from suit for damages. See Duvall v. Cty. of Kitsap,
260 F.3d 1124, 1133 (9th Cir. 2001) (“It is well
settled that judges are generally immune from suit for money
damages.”); Mullis v. U.S. Bankr. Court for Dist.
of Nevada, 828 F.2d 1385, 1390 (9th Cir. 1987)
(“Court clerks have absolute quasi-judicial immunity
from damages for civil rights violations when they perform
tasks that are an integral part of the judicial
summary, the complaint fails to articulate what each
defendant, specifically, is alleged to have done that
violated each specific law or legal standard listed. General
conclusions and assertions are not enough. Even liberally
construed, Plaintiffs' allegations are insufficient to
state a claim on which relief can be granted. “Although
a pro se litigant . . . may be entitled to great leeway when
the court construes his pleadings, those pleadings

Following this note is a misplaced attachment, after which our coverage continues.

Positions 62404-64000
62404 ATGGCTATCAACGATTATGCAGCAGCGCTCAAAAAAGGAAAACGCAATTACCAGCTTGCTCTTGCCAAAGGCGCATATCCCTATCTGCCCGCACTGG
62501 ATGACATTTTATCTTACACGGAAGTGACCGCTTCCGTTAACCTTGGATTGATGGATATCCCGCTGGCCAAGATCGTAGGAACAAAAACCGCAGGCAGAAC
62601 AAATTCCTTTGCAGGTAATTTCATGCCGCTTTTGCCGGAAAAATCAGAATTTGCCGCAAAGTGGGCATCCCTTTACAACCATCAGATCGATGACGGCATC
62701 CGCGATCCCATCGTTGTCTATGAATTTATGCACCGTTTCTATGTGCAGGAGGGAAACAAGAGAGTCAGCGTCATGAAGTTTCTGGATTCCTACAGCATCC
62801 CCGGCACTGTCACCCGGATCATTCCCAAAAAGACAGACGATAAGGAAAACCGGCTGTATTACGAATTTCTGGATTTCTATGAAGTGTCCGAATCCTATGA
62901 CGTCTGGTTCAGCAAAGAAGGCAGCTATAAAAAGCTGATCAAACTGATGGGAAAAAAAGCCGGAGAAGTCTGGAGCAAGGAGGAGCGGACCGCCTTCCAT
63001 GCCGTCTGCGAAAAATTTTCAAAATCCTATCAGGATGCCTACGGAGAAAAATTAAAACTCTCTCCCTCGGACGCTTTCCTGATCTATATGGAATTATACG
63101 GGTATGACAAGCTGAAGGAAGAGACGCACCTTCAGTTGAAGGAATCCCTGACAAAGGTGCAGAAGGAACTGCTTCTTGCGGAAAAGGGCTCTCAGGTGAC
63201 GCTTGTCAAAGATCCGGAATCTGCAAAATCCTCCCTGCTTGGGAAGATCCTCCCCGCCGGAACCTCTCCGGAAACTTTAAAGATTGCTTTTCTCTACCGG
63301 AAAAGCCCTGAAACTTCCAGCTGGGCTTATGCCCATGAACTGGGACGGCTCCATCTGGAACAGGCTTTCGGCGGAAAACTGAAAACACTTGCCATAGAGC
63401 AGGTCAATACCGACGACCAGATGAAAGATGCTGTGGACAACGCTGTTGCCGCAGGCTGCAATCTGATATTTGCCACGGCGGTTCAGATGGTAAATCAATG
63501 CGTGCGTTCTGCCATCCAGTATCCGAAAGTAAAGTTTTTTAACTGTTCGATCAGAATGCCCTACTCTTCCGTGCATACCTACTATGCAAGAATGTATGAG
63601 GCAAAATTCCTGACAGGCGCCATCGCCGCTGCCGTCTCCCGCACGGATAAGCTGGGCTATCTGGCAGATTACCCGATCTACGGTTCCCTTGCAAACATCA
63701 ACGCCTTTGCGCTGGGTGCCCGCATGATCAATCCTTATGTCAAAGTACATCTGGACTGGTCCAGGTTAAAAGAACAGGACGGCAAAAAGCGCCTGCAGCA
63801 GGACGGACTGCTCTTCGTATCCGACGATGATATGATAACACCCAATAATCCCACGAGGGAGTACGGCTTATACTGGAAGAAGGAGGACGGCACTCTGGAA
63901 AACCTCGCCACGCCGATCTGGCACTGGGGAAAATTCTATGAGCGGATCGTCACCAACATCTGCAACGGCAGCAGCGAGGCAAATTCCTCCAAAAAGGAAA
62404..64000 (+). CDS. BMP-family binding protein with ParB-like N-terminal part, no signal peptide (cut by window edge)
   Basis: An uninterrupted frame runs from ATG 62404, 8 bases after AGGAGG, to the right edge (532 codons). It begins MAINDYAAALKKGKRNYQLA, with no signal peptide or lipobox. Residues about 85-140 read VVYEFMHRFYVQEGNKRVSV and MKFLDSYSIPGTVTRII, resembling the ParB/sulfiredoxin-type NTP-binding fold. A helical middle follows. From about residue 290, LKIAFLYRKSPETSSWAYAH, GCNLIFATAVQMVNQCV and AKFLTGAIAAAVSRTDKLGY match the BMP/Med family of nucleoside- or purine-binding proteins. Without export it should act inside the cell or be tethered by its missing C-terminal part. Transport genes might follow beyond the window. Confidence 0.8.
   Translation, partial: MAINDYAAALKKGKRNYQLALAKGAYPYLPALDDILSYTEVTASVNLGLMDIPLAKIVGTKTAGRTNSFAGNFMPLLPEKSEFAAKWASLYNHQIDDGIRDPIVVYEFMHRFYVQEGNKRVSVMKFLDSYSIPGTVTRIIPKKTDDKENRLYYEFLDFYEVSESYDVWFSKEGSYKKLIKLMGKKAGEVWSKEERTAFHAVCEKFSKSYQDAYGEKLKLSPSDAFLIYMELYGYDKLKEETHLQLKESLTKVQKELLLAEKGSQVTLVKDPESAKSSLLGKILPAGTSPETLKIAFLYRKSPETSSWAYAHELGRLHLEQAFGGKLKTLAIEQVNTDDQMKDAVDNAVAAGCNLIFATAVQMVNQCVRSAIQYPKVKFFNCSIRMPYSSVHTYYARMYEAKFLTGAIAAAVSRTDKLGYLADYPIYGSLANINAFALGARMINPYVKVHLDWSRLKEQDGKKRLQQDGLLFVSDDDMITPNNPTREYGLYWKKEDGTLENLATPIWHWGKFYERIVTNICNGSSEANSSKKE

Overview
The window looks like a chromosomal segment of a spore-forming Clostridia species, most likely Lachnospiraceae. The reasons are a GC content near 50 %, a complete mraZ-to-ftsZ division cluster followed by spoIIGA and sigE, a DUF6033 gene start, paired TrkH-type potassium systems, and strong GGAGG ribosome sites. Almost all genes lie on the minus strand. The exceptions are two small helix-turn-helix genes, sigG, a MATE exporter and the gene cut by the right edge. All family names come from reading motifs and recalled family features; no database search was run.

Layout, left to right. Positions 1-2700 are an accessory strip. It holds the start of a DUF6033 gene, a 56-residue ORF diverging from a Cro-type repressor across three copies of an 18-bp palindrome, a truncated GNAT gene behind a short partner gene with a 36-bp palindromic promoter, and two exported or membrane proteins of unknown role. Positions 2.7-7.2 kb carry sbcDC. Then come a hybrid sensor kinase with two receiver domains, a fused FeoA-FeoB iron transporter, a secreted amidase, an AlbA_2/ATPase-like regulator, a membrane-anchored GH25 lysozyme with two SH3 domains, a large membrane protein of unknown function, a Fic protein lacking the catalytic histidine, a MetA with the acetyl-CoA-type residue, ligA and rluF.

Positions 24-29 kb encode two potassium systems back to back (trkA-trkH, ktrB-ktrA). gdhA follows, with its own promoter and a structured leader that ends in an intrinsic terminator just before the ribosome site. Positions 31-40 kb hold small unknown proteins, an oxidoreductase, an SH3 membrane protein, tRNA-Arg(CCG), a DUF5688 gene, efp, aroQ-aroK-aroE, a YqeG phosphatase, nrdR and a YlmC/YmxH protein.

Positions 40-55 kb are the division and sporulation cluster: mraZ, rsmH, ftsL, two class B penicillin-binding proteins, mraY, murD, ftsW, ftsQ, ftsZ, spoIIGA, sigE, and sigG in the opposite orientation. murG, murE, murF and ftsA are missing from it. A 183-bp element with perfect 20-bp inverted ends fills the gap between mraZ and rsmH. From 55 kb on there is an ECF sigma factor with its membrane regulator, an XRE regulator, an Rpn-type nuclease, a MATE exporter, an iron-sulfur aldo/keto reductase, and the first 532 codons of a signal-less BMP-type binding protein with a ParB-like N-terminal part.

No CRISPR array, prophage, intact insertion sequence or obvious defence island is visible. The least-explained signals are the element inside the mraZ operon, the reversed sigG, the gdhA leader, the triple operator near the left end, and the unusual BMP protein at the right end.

nonetheless must meet some minimum threshold in providing a
defendant with notice of what it is that it allegedly did
wrong.” Brazil v. United States Dep't of
Navy, 66 F.3d 193, 199 (9th Cir. 1995). The Court finds
that Plaintiffs have failed to meet that minimum threshold
and accordingly DISMISSES the complaint.
these deficiencies, the Court cannot conclusively say at this
stage that amending the complaint would be futile. See
Lucas v. Dep't of Corr., 66 F.3d 245, 248 (9th Cir.
1995) (“[A] pro se litigant is entitled to notice of
the complaint's deficiencies and an opportunity to amend
prior to dismissal of the action.”). If they choose to
file an amended complaint, Plaintiffs must do so by no later
than March 23, 2018. In the amended complaint, Plaintiffs
must clearly identify: (1) each legal claim; (2) the facts
supporting each claim; and (3) the defendant against whom the
claim is alleged. This clear short and plain statement should
be set out in the complaint itself: attaching documents to
the complaint does not satisfy the pleading requirements set
out above. Plaintiffs do not need to re-file a financial
affidavit with the amended complaint, because the Court has
already found that they have established inability to pay the
filing fees. Failure to file an amended ...